The Walking Dead Season 2: Episode 2 review: bleak house

Game Info
Box Art N/A
Platform Win, Mac, PS3, 360, iOS, PS Vita
Publisher Telltale Games
Developer Telltale Games
Release Date 2014-03-04

The Walking Dead Season 2 kicked off to a weak start last December, at least compared to the high standards the first season set. But any misgivings that I carried from that shaky beginning were discarded by the end of "A House Divided," the second episode of the season.

If the last episode was an adrenaline-packed intro to Clementine's status quo in the new season, Episode 2 is the pause to catch our breath. And it's so much better off for that breathing room, providing space to develop new characters and call back to last season.

At the outset of "A House Divided," Clementine is still recovering from a series of brutal events and hanging out with a new group of survivors facing their own troubles. Unlike last time, though, we actually spend a while getting to know this fresh cast. Straight-laced leader Luke, caring husband Alvin, naïve teenager Sarah — each of these surface-level archetypes is fleshed out considerably, with even more depth hinted at for future episodes.

"A House Divided" looks forward and backward simultaneously
Walkingdeads2e2_review_a_2000

In service of that character development, Episode 2 moves at a much more comfortable pace. Most of the episode's two hours is spent in conversation, with deadly set pieces few and far between. And it's not just new characters in the spotlight. Episode 2 also recalls some friends from Clementine's past in some very surprising ways.

I was most impressed with the way "A House Divided" looks forward and backward simultaneously. While Clementine is getting to know her new companions, they're also getting to know her — which gives Clem plenty of chances to reference horrors from the first season. There are even some special twists in store for hardcore fans who played through 400 Days, the interstitial episode released between Season 1 and Season 2 of The Walking Dead.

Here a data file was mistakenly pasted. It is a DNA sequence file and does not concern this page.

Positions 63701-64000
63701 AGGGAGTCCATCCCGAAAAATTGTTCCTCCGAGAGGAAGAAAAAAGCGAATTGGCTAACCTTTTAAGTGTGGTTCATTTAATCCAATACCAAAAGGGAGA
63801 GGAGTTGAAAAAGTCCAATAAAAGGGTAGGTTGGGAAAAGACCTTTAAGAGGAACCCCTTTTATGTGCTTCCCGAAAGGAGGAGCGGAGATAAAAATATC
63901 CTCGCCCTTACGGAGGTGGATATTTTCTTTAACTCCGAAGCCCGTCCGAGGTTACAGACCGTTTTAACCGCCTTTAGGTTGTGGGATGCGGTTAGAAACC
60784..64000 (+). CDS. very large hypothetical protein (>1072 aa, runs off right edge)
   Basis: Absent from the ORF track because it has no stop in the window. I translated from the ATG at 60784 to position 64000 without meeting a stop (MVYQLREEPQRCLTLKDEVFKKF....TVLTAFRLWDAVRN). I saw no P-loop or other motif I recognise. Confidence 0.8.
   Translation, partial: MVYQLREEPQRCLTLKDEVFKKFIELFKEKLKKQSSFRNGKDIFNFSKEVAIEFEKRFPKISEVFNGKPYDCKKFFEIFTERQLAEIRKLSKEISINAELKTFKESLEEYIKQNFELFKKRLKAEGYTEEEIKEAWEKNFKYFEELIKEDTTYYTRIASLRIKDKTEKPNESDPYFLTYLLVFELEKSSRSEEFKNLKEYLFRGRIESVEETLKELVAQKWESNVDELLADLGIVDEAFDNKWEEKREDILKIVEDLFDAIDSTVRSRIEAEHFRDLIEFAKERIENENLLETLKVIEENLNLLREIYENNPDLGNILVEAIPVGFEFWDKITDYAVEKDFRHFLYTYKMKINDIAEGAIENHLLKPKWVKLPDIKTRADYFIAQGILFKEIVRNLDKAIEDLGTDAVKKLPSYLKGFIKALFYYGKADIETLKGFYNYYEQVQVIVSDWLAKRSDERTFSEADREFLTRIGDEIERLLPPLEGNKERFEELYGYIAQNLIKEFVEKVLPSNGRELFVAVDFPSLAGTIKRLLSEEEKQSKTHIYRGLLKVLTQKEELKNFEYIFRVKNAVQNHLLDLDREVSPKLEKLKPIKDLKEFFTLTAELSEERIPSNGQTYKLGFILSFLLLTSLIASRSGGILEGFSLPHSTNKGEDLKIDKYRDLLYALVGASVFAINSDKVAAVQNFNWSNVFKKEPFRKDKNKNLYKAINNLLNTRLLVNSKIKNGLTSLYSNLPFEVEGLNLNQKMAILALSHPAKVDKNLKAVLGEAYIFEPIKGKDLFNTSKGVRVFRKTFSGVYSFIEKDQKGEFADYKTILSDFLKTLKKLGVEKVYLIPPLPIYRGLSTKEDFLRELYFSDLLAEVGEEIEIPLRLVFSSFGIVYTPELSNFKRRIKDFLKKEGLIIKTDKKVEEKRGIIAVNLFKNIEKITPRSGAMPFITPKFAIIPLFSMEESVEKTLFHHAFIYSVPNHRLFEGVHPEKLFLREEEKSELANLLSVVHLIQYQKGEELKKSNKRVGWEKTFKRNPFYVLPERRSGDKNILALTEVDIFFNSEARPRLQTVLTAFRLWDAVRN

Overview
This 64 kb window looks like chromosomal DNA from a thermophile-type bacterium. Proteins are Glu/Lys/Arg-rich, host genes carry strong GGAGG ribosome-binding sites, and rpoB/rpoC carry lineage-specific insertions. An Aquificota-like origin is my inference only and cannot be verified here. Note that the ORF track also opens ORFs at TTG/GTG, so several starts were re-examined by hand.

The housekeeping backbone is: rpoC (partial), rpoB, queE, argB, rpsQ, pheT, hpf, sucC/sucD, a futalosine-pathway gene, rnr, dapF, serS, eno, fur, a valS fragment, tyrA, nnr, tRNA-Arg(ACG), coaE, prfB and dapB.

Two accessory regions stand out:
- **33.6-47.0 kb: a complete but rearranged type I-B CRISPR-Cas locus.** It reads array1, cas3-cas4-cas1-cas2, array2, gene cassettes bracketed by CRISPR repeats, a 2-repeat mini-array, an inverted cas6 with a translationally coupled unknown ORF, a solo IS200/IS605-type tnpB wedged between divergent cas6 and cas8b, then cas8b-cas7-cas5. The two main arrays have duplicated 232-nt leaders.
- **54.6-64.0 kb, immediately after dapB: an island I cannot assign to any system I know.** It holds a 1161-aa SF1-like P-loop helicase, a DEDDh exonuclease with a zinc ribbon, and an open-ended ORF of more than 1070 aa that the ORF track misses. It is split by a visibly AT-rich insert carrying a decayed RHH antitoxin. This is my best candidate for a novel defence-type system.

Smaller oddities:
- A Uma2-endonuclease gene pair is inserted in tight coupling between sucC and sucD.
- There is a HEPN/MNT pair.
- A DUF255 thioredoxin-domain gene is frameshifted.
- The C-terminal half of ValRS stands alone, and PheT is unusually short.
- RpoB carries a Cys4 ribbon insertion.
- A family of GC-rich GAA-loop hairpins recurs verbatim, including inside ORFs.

Don't let the focus on narrative fool you into thinking this is an overly talkative episode, though. As with all things The Walking Dead, character moments are interspersed with intense action; when that action arrives, it's more subdued but hits much harder than the over-the-top gore of last episode. The stakes also feel higher since the game has now provided more opportunity to care about characters whose lives are very much at risk.

Episode 2 ratchets up the tension smartly, one notch at a time, so even the most mundane, seemingly safe scenes hum with a nervous energy — a constant reminder that things will, inevitably, go terribly wrong. And so they do. The payoff in "A House Divided" is stupendous, hitting a climax with multiple conclusions that is honestly one of my favorite moments from either season of The Walking Dead to this point.

Much of Episode 2's explosive build-up rests on the shoulders of a creepy villain introduced herein. This love-to-hate-him antagonist is similar to those seen in the Robert Kirkman comic that The Walking Dead is based on — a brutal head of a community who will go to extreme, morally questionable lengths to protect his people but it's a story thread the game has never explored. I can only hope this brilliant bad guy sticks around for many episodes to come.

Walkingdeads2e2_review_b_800The payoff in "A House Divided" is stupendous

Wrap Up:

Episode 2 raises stakes and expectations for The Walking Dead's second season

Episode 1 pushed to establish its own tone and cast for The Walking Dead Season 2 — perhaps too quickly for its own good. "A House Divided" feels much more like it belongs in the greater story Telltale began with The Walking Dead Season 1. From reminding me how much I loved last season to investing me in what happens as this season progresses, "A House Divided" succeeds on every level.

The Walking Dead Season 2 Episode 2 was reviewed using an early Steam code provided by Telltale Games. You can find additional information about Polygon's ethics policy here.

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